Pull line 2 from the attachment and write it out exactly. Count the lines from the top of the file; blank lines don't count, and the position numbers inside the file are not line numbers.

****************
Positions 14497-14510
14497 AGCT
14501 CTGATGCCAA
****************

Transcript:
14497 AGCT